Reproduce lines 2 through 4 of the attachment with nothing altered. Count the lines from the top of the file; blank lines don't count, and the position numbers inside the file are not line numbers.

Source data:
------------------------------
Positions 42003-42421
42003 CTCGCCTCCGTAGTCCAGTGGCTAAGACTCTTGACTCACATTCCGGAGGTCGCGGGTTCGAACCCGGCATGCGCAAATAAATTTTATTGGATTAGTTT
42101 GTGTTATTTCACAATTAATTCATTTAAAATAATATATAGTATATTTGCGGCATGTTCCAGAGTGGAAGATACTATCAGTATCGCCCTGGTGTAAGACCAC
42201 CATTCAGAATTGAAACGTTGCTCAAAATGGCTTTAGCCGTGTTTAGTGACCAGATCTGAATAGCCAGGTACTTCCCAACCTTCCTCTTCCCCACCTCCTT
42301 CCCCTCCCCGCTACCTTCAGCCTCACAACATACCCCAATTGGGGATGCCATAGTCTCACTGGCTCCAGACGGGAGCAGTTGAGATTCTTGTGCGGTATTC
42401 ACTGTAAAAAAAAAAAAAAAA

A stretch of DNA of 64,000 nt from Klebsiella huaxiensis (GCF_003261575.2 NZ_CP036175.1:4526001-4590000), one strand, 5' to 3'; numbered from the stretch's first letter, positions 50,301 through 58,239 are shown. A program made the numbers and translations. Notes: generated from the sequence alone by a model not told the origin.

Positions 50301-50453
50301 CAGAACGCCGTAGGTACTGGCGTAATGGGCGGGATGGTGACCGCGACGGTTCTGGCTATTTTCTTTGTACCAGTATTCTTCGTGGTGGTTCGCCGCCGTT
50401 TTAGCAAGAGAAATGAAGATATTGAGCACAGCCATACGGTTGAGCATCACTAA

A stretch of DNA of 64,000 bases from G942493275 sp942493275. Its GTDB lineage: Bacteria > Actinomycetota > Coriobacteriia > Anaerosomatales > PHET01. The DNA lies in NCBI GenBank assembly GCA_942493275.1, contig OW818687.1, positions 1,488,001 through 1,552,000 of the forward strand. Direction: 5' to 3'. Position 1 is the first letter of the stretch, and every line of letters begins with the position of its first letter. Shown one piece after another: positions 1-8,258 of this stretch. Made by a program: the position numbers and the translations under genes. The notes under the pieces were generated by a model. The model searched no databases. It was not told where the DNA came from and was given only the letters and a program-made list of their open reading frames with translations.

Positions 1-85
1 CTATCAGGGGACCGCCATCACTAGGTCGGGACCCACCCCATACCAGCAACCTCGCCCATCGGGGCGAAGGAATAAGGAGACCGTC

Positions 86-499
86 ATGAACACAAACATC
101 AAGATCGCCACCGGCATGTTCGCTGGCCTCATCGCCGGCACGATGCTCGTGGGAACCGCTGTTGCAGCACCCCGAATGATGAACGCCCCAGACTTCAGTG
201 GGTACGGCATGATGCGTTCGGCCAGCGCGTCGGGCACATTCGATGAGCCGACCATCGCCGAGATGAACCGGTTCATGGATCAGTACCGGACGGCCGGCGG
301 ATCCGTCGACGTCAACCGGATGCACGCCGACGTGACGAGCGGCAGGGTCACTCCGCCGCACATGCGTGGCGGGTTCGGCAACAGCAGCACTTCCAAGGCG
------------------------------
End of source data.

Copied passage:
42003 CTCGCCTCCGTAGTCCAGTGGCTAAGACTCTTGACTCACATTCCGGAGGTCGCGGGTTCGAACCCGGCATGCGCAAATAAATTTTATTGGATTAGTTT
42101 GTGTTATTTCACAATTAATTCATTTAAAATAATATATAGTATATTTGCGGCATGTTCCAGAGTGGAAGATACTATCAGTATCGCCCTGGTGTAAGACCAC
42201 CATTCAGAATTGAAACGTTGCTCAAAATGGCTTTAGCCGTGTTTAGTGACCAGATCTGAATAGCCAGGTACTTCCCAACCTTCCTCTTCCCCACCTCCTT